Critics say the HGH and Testosterone Industry Is Using Disease Mongering To Boost Sales

Disease Mongering An Efficient Marketing Tactic

Online news, advertisements, and magazines are the first thing every person scrolls through when they wake up in the morning and it is also the last thing people read before falling asleep. This has made websites and blogs a huge market for advertising products.

Testosterone Gel

Testosterone Gel

Many of these products are genuine and you get what you pay for, however, in some products, you may get cheated. Critics have recently made a similar accusation of disease mongering advertisement for HGH and testosterone. Critics have blatantly stated that HGH and testosterone have no benefits whatsoever for the purpose of anti-aging.

Is this true? Or are critics just doing their jobs of being a critic?

To understand and make informed decisions regarding anything, you should know both sides to a story. Let us look deeper into what each side has to say about HGH and Testosterone.

The Critics

Critics have accused marketing campaigns of using disease mongering to frighten consumers to buy products they do not need, thereby making HGH and testosterone a multi-billion dollar industry.
Disease mongering essentially means using the fear of diseases on healthy people for profit.

The Journal of the American Geriatrics Society recently published an editorial criticizing the commercialization of HGH and Testosterone by making false claims regarding their benefits for anti-aging. They go on further to state that this trend has resulted in a surge in the prescription and use of testosterone and HGH in the United States making it a multibillion-dollar industry.
Thomas Perls, co-author of the editorial and geriatric medicine practitioner at Boston Medical Center is a familiar face among the critics of the burgeoning anti-aging industry.

“They’re a well-educated, wealthier group of people who, on a regular basis, are exposed to new cures saying, ‘We can stop or reverse your aging,’ or ‘We can make this go away,’ or ‘We can make your sex life better,’ ” stated Perls “They may take it hook, line and sinker, especially if it’s someone in a white coat with a stethoscope around their neck.”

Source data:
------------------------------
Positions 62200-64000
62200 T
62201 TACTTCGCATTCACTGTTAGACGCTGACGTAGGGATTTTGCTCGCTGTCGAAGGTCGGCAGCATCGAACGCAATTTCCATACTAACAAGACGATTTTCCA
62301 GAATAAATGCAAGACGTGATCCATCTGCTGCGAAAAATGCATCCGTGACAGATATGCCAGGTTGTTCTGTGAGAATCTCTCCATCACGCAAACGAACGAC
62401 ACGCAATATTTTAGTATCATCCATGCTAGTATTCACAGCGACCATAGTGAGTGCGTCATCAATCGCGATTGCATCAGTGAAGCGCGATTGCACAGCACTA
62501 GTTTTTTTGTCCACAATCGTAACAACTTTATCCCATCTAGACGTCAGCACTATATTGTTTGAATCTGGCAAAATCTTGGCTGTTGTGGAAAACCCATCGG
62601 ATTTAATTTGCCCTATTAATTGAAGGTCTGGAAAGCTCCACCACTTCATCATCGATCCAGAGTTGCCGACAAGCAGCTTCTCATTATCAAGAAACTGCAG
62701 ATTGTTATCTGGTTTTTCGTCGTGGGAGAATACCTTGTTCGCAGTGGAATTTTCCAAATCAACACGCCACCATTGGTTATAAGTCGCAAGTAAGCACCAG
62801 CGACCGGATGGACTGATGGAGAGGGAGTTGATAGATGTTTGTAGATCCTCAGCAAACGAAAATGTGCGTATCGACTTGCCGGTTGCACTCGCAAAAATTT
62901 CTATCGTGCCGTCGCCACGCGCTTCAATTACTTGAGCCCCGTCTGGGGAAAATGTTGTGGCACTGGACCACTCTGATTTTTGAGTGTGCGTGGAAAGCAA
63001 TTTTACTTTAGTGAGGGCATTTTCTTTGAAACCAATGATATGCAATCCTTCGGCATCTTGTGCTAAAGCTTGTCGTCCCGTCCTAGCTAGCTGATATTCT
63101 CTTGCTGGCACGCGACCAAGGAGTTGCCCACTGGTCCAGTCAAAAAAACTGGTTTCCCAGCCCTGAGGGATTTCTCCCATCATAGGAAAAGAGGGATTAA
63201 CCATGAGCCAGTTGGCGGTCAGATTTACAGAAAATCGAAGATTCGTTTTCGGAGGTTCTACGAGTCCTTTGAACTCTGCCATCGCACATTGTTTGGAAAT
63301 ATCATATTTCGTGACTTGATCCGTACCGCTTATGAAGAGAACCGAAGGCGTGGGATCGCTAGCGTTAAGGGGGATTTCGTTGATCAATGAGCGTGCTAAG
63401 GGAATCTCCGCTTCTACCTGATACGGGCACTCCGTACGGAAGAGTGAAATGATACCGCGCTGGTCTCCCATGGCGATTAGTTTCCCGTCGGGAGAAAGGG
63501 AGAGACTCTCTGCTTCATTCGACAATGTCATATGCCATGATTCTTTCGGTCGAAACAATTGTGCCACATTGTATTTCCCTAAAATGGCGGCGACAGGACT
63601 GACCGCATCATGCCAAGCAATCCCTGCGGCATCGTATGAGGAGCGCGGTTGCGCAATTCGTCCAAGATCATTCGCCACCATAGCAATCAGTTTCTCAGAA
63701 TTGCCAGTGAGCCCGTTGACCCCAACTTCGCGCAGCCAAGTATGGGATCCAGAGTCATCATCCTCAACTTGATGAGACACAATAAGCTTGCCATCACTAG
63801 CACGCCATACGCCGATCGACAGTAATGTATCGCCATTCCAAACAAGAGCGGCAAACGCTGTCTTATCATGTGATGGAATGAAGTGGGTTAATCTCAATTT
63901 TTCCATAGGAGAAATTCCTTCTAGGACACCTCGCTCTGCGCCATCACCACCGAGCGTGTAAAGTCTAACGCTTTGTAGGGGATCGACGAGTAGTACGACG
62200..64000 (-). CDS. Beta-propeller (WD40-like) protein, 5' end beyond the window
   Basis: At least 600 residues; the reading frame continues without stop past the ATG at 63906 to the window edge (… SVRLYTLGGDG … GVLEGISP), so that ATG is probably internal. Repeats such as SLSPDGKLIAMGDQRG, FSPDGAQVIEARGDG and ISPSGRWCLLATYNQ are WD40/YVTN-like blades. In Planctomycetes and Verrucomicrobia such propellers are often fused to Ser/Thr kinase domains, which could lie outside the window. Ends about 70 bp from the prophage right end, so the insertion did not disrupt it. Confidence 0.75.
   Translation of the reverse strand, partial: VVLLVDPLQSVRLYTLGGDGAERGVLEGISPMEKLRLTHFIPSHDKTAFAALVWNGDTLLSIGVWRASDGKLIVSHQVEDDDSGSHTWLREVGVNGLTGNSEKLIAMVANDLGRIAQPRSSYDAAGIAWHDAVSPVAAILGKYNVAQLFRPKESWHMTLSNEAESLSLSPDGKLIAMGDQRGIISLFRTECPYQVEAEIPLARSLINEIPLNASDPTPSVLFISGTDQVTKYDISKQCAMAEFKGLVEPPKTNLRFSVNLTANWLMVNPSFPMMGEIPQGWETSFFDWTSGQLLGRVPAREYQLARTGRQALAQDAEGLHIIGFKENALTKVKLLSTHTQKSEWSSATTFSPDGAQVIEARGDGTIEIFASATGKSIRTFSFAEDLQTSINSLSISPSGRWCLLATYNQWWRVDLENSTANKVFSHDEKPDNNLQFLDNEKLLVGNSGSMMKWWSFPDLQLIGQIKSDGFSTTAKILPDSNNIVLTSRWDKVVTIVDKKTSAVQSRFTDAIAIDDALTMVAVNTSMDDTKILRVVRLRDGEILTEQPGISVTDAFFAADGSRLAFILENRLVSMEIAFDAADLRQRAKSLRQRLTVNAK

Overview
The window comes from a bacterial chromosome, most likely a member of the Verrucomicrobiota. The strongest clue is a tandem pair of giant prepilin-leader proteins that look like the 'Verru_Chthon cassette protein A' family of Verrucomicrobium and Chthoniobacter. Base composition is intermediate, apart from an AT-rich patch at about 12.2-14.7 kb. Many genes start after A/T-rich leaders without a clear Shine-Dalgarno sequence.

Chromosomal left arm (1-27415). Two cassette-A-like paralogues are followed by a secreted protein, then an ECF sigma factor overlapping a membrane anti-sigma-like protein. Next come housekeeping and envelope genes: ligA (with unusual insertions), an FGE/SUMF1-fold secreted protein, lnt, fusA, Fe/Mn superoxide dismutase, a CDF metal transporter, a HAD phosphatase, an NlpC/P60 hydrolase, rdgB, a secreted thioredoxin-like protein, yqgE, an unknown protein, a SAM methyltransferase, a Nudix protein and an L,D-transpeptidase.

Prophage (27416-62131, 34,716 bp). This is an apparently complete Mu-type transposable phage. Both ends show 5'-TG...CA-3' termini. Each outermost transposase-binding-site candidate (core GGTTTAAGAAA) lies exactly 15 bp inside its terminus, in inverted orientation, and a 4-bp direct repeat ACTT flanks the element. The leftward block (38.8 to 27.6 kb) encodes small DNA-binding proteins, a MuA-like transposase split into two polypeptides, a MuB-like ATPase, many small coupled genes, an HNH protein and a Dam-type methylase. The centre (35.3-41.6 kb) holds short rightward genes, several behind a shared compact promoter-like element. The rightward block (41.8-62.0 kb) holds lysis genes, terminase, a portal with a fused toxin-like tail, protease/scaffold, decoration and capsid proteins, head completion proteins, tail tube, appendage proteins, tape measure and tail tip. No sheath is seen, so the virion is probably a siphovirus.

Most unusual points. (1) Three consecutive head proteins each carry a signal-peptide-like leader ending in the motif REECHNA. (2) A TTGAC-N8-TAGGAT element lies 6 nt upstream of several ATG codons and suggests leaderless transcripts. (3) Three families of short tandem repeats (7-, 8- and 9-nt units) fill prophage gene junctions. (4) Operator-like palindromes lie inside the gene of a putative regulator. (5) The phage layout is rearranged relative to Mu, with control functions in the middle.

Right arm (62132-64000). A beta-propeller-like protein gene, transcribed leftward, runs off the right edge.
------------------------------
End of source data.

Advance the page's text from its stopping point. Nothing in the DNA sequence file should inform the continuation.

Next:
The HGH and Testosterone supporters

Supporters of HGH and Testosterone are livid at the criticism made without any proof. According to them, testosterone and HGH have valid proven benefits.

Abraham Morgentaler, a renowned urologist and associate clinical professor of urology at Harvard Medical School as well as author of the book, “Testosterone For Life has said “The allegation of ‘disease mongering’ is highly disturbing. This type of allegation is nearly always made by individuals with no experience treating patients with the condition, and so they have never seen men suffering from testosterone deficiency, nor observed the satisfying response with treatment. This is a real condition experienced by real men.”

Mark E. Richards, a North Bethesda plastic surgeon who has treated hundreds of patients with hormone therapy has testified at the FDA committee meeting in September. He has used bio-identical testosterone pellet therapy in his practice. He said the committee member’s lack of knowledge regarding existing research and literature on testosterone was disappointing.

In regards to the editorial written by Perls, Richards has a mixed opinion.”He’s half-right in that the pharmaceutical industry has hyped it beyond the scientific reality of the situation,” Richards said. “He’s wrong in that there is a legitimate medical problem that occurs with low testosterone.”

Bruce Campbell, chairman of the executive health department at Lahey Hospital & Medical Center in Burlington, Mass., said some of his patients have asked for their testosterone levels to be checked after they saw an ad or heard that a friend had taken testosterone. Campbell said he takes a conservative approach to testosterone use and proposes lifestyle modifications, like weight loss or exercise regimens, before prescribing the hormone.

“Certainly there has been some inappropriate advertising and marketing,” said Campbell, an internal medicine physician at Lahey Hospital & Medical Center in Burlington, Mass. “Some of the ads out of there might be well-intentioned, but they do tend to target a man’s masculinity.”

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